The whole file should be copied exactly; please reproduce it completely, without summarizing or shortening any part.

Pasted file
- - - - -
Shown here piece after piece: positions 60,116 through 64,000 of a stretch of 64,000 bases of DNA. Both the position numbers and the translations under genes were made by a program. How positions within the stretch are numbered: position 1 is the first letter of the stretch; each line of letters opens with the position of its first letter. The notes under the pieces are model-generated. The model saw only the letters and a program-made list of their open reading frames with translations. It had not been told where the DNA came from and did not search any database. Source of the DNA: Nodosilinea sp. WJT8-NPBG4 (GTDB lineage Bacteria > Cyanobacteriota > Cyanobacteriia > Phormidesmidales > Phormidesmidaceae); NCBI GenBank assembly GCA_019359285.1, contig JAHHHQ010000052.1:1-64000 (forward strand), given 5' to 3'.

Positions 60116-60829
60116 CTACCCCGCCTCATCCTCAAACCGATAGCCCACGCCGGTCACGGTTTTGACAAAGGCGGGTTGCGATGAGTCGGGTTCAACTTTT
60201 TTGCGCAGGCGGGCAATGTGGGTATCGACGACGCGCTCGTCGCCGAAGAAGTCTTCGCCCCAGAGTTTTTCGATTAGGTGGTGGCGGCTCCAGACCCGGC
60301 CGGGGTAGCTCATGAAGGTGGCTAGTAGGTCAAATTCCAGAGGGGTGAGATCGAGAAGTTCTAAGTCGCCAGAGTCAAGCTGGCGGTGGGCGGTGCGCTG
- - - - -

Shown here piece after piece: positions 60,116 through 64,000 of a stretch of 64,000 bases of DNA. Both the position numbers and the translations under genes were made by a program. How positions within the stretch are numbered: position 1 is the first letter of the stretch; each line of letters opens with the position of its first letter. The notes under the pieces are model-generated. The model saw only the letters and a program-made list of their open reading frames with translations. It had not been told where the DNA came from and did not search any database. Source of the DNA: Nodosilinea sp. WJT8-NPBG4 (GTDB lineage Bacteria > Cyanobacteriota > Cyanobacteriia > Phormidesmidales > Phormidesmidaceae); NCBI GenBank assembly GCA_019359285.1, contig JAHHHQ010000052.1:1-64000 (forward strand), given 5' to 3'.

Positions 60116-60829
60116 CTACCCCGCCTCATCCTCAAACCGATAGCCCACGCCGGTCACGGTTTTGACAAAGGCGGGTTGCGATGAGTCGGGTTCAACTTTT
60201 TTGCGCAGGCGGGCAATGTGGGTATCGACGACGCGCTCGTCGCCGAAGAAGTCTTCGCCCCAGAGTTTTTCGATTAGGTGGTGGCGGCTCCAGACCCGGC
60301 CGGGGTAGCTCATGAAGGTGGCTAGTAGGTCAAATTCCAGAGGGGTGAGATCGAGAAGTTCTAAGTCGCCAGAGTCAAGCTGGCGGTGGGCGGTGCGCTG